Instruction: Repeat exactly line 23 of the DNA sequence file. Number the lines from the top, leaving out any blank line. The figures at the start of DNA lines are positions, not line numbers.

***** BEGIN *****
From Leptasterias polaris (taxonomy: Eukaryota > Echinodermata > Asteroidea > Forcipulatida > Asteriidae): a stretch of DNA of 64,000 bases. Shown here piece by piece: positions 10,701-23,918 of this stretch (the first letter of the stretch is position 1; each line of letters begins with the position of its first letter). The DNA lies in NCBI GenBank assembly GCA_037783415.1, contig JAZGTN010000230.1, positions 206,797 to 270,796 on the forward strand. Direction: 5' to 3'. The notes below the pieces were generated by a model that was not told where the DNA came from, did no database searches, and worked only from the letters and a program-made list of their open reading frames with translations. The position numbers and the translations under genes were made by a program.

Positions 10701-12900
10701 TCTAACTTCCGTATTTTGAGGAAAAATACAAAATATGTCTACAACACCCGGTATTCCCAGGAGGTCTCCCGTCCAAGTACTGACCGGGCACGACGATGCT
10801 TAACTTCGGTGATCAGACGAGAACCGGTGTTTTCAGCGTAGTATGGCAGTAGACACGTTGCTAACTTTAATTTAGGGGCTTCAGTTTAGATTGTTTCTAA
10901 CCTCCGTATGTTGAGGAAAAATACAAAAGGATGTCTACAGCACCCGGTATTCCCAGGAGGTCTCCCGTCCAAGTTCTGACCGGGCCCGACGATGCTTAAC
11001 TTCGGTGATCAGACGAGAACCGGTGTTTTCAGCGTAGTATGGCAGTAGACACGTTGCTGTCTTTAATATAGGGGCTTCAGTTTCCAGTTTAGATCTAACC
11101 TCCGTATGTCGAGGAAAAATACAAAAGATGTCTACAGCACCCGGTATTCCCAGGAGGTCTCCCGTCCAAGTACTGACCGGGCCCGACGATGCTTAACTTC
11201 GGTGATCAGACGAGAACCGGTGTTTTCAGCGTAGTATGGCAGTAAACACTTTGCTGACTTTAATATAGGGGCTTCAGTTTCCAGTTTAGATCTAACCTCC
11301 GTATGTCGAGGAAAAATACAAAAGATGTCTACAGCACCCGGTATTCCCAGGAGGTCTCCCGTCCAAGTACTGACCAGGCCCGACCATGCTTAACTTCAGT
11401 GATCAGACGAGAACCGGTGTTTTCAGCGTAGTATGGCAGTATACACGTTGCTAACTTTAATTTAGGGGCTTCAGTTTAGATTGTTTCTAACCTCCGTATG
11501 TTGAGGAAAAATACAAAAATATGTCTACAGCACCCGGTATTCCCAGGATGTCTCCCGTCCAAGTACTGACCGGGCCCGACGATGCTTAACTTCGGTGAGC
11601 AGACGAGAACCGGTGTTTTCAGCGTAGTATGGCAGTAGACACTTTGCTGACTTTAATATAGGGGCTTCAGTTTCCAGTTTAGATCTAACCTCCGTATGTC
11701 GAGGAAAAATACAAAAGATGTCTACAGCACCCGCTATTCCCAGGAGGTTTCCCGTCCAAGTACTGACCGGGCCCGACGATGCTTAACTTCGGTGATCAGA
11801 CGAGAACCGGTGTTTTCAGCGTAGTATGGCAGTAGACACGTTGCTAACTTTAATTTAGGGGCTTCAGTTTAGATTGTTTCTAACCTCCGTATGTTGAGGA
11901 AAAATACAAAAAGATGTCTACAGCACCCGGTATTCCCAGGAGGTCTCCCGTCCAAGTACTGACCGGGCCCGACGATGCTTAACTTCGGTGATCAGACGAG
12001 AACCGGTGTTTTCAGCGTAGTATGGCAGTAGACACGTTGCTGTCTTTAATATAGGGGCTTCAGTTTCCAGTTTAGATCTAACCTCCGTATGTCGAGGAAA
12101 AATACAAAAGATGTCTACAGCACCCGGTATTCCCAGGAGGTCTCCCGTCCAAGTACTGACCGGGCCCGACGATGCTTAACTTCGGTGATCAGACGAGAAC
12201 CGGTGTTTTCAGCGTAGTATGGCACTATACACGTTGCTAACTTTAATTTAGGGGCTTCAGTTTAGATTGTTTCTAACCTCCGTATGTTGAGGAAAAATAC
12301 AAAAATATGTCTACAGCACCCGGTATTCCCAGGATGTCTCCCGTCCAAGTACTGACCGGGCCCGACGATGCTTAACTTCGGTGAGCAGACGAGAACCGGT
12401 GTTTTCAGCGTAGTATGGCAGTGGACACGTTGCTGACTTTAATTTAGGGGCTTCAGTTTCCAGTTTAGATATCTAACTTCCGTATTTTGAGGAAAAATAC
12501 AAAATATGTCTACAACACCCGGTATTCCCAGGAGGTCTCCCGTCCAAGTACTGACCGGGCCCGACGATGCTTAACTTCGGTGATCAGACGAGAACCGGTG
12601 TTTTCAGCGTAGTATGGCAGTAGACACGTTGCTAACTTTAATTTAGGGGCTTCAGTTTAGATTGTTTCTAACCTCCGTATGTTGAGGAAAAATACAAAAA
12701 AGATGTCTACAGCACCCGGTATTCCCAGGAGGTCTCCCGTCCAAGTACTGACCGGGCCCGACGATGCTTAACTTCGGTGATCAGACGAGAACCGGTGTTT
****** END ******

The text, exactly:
12701 AGATGTCTACAGCACCCGGTATTCCCAGGAGGTCTCCCGTCCAAGTACTGACCGGGCCCGACGATGCTTAACTTCGGTGATCAGACGAGAACCGGTGTTT